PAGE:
Death, my dear friends, is not the end. Death is only the beginning. Nevertheless, people fight to stay alive and many will even spend all that they have to keep death at bay. No matter, we’ll still succumb to the hand of this grim foe. Death is inevitable. It is our destiny. There is nothing we can do to stop it.

Christianity teaches the positive side of death. Those who have placed their trust in the Liberator Jesus know that death is simply the doorway into a new dimension of freedom from this earthly life in exile from the God who made us. According to the ancient texts, we are all estranged from our creator and stranded here on spaceship earth. Death will one day free us from the burden of earthly suffering and absorb us back into the eternal realm where we belong. Until then, we are subject to the ever changing state of affairs produced by the progressive decline and fall of planetary societies due largely to human depravity.

Christianity, while acknowledging the presence of suffering, declares that life can be infinitely worth living and opens the way to eternal life in fellowship with God Who so loved the world that He gave Himself in Christ.” – Kenneth Scott Latourette

I know what some of you are thinking, “But why all the innocent suffering?” and “Where is this loving and caring God you talk about. Why doesn’t he intervene? It just does not seem fair. Even if God is not the cause, why doesn’t he just put an end to this madness once and for all?” He will. If you have ever studied Biblical texts you should already be familiar with how he plans to do it. As to when, only He knows. And that is what can make this journey seem so hard. Here is an interesting verse of scripture for you to ponder:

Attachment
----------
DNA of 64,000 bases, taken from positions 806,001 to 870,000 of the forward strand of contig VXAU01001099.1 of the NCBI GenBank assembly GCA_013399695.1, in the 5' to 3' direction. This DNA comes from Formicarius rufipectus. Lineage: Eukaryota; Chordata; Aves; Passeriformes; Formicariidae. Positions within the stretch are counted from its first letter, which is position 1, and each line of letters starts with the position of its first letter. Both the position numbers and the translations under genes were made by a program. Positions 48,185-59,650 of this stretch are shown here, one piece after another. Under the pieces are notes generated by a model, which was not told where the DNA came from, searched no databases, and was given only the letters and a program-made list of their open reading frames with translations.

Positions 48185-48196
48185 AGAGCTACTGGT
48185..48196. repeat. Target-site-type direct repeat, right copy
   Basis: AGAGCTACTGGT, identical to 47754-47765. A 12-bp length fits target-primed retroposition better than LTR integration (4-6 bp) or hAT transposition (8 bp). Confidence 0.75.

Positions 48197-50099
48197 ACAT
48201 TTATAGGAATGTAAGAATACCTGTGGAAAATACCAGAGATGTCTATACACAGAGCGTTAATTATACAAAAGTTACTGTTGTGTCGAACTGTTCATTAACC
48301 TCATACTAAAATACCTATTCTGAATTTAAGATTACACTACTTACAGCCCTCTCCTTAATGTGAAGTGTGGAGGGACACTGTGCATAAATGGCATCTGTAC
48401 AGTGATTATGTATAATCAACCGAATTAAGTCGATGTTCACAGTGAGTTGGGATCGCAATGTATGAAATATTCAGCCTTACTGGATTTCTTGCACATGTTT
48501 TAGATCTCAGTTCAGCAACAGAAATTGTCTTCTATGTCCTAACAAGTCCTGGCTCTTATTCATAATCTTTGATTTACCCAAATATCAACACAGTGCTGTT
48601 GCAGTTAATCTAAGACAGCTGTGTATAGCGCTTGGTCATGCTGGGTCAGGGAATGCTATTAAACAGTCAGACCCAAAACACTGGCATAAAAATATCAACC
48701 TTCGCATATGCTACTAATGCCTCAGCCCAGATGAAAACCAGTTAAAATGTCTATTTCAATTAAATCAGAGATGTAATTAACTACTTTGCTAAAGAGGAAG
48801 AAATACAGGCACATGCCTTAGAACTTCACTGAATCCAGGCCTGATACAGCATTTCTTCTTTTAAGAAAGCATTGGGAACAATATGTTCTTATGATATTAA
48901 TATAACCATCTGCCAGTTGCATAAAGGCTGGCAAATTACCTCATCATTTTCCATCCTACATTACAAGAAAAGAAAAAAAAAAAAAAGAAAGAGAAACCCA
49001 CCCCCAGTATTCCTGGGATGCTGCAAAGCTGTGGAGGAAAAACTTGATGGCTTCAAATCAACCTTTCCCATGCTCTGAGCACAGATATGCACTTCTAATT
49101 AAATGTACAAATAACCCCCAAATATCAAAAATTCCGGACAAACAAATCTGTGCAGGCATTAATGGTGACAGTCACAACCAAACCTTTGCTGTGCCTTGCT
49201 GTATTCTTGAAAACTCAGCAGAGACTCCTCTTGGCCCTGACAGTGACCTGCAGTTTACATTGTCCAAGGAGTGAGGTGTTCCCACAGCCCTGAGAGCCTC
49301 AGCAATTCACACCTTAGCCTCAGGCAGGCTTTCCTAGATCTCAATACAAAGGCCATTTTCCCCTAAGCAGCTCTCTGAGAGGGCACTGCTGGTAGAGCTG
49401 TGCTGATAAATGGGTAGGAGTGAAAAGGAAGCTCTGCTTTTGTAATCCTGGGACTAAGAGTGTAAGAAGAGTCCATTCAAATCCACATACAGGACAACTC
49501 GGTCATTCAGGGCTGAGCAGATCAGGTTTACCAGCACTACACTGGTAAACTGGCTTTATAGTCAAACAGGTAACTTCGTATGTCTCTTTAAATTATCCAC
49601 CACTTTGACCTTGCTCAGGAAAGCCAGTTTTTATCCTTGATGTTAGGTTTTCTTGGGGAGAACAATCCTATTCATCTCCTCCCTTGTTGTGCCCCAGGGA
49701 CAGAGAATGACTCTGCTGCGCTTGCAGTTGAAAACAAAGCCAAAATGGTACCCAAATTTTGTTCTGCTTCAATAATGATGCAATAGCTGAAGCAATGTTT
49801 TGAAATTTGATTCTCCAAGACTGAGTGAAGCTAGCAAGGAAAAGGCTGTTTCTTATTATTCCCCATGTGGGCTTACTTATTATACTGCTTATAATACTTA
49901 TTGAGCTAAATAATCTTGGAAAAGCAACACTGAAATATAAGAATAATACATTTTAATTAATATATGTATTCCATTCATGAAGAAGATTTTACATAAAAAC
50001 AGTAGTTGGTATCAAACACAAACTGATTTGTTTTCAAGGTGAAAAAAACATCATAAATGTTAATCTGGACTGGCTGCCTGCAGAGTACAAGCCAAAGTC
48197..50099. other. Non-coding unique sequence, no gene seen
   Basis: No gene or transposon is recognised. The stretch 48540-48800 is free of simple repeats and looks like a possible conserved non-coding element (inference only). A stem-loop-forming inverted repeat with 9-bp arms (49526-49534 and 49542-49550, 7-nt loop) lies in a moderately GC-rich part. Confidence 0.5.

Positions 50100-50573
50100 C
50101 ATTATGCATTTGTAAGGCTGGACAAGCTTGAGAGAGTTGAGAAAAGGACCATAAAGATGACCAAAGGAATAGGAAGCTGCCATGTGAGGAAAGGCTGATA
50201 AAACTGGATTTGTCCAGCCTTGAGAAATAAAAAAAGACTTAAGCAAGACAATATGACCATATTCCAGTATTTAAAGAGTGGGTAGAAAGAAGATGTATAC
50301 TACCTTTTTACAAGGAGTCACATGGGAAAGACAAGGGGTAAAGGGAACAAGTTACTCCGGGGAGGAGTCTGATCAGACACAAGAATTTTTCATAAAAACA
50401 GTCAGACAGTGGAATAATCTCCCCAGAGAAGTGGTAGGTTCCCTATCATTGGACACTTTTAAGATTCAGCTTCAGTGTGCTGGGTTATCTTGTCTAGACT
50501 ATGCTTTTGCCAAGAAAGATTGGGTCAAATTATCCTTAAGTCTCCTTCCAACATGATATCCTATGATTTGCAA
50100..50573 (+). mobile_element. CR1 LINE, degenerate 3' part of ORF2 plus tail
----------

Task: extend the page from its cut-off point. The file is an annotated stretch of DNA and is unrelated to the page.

6-8 “And we can see that it was while we were powerless to help ourselves that (Jesus, the) Christ died for sinful men. In human experience it is a rare thing for one man to give his life for another, even if the latter be a good man, though there have been a few who have had the courage to do it. Yet the proof of God’s amazing love is this: that it was while we were sinners that (Jesus, the) Christ died for us.” (Romans 5:6-8 – J.B. Phillips New Testament)

Jesus lived, suffered and died by the same rules of life that we all must follow. As the Liberator of mankind, He suffered and breathed His last breath to open a pathway into an eternal dimension. The execution of Jesus was a necessary part of His redemption strategy. Within its mystery lies the proof of how much God cares about us and a promise of a future life clothed in an immortal body that is suffering-free. The tormented souls, the cancer stricken, the accident victims, the unloved, lost and lonely — everyone who has suffered — will suffer no more. As described in the book of Revelation – In that new world order – God will dwell with his people.

4“He will wipe every tear from their eyes. There will be no more death or mourning or crying or pain, for the old order of things has passed away”. (Revelation 21:4)

Let us pray for that day to come swiftly.

Almighty God, some will hear your voice today. Perhaps they will choose to look more carefully at what they believe. Over thousands of years you have caused the scriptures to be compiled, preserved and protected so that we might acquire an accurate understanding of who you are and what you have done for the rescue of mankind. Many are called. Few are chosen. Work in the hearts of your chosen today I pray. In the name of my Liberator Jesus, AMEN.

Joseph A. Cerreta, PhD., is an author, broadcaster, and a popular Bible teacher. © 2016 by Joseph A Cerreta,
all rights reserved. For more information write to: Insight Today, P.O. Box 1283, New Port Richey, FL 34656
Comments
  1. larryzb says:

    Religions do not do a very good job with explaining suffering. Often times, they simply blame the victims (by karma, The Fall in Eden, etc.). Cynics may question whether we were only created for suffering. Just saying.